Many high school and even elementary students busily study each night to prepare for the SATs and such life success—based on this oft-repeated promise. They spend years sure that good grades will lead to promotions, wealth and status.
But the truth is often very different. A report from the Chronicle of Higher Education showed the reality of what employers look for when hiring:
- “Health care companies care most about your major”
- “White-collar companies care the most about your GPA”
- “Media and communication companies are gaga for internships and…indifferent toward your classes”
- “Ironically, education employers care the least about grades” (quotations from Derek Thompson, “The Thing Employers Look For When Hiring Recent Graduates,” The Atlantic)
This is not what most young people are told—by teachers, school administrators, academic counselors, even parents. How can they make good career-prep choices when most of what they are told about the relationship between schooling and career success is inaccurate or at best incomplete?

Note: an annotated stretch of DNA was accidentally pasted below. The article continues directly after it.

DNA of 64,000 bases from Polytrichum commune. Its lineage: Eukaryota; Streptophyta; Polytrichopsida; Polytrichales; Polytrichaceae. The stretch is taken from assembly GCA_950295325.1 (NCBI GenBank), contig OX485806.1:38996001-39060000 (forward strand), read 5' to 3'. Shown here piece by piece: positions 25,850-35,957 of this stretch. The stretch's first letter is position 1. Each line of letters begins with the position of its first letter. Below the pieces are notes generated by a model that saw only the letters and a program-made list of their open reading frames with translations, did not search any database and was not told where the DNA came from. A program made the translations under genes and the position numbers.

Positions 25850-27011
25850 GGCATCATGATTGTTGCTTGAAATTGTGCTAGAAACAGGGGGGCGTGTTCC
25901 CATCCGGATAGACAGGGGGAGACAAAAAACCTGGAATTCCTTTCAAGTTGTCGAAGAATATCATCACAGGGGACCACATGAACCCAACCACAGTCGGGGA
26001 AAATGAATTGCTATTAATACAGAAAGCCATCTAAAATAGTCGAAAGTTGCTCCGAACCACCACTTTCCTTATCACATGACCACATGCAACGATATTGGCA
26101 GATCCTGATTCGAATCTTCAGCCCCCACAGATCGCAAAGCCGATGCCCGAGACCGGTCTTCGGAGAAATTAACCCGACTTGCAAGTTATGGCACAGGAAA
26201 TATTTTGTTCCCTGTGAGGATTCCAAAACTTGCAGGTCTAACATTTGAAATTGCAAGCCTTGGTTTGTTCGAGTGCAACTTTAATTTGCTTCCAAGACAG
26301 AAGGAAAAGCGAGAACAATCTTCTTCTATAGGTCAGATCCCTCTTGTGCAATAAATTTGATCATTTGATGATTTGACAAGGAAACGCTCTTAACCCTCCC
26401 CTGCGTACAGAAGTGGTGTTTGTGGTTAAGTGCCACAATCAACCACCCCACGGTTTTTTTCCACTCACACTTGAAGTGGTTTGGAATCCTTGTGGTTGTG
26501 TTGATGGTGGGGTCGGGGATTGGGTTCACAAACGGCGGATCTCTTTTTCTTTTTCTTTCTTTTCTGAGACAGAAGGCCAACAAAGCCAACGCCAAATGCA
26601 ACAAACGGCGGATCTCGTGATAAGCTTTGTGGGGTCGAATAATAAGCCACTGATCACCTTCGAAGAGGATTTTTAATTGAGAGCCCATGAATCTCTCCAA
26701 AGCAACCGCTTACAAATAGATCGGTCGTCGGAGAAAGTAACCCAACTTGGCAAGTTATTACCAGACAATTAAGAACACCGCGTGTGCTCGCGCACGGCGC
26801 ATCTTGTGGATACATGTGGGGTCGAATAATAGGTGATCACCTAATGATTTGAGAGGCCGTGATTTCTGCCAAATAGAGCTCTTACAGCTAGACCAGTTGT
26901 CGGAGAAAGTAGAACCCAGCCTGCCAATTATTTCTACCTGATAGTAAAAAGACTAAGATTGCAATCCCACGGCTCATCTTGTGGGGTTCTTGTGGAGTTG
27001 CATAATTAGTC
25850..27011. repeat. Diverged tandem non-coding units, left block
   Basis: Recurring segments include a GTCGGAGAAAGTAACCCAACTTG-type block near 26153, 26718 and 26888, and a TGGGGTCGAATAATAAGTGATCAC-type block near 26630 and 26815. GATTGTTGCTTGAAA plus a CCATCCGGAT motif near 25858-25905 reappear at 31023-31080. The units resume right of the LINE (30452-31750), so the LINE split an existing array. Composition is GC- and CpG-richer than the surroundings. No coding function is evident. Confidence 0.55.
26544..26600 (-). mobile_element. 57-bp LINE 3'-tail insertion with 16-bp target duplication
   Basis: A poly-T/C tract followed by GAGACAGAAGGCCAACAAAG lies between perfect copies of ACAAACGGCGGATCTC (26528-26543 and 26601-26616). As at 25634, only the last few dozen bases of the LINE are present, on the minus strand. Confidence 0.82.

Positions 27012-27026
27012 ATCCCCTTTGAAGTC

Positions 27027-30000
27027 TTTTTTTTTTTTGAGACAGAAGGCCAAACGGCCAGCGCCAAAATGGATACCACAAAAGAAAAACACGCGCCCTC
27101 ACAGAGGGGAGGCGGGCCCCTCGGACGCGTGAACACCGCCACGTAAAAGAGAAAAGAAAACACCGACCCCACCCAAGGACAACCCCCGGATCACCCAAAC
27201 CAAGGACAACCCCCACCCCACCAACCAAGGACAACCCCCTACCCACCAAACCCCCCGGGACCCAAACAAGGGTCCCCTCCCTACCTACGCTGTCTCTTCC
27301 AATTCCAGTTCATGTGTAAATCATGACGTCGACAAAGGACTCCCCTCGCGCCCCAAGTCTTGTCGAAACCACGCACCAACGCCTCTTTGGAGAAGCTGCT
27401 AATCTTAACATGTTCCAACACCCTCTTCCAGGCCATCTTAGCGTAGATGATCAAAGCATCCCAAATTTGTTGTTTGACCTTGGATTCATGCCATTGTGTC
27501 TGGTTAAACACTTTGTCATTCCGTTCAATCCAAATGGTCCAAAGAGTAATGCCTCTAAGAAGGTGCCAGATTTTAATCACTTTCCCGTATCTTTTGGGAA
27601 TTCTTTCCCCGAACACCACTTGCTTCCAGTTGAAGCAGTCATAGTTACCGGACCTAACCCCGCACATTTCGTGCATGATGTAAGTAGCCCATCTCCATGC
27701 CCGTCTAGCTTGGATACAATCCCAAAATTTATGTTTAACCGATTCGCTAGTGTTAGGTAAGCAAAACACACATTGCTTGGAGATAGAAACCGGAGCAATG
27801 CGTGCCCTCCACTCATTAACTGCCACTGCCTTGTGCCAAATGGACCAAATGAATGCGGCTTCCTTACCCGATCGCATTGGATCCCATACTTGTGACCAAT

I’ve long taught that schooling should focus on great education, not the growing trend of “hire education,” but this view is in the minority. Many people believe the main purpose of education is career prep, and students are often frustrated when the reality turns out to be something different.
In an economy where many graduates are already without jobs, these false traditions (e.g. “the key to a successful life is a good career, and that comes from attending a prestigious college, picking the right major, and getting good grades”) take on increased importance. Many young people believe in these ideas as promises, not urban myths.
The Chronicle of Higher Education report showed the following (ibid.):
- On a scale of 1 to 100, the importance of your college’s reputation to prospective employers is 5.
Not 85. Not 55. Not 50. Not even 15. Just 5. How can 5 out of 100 be worth all the focus people give it?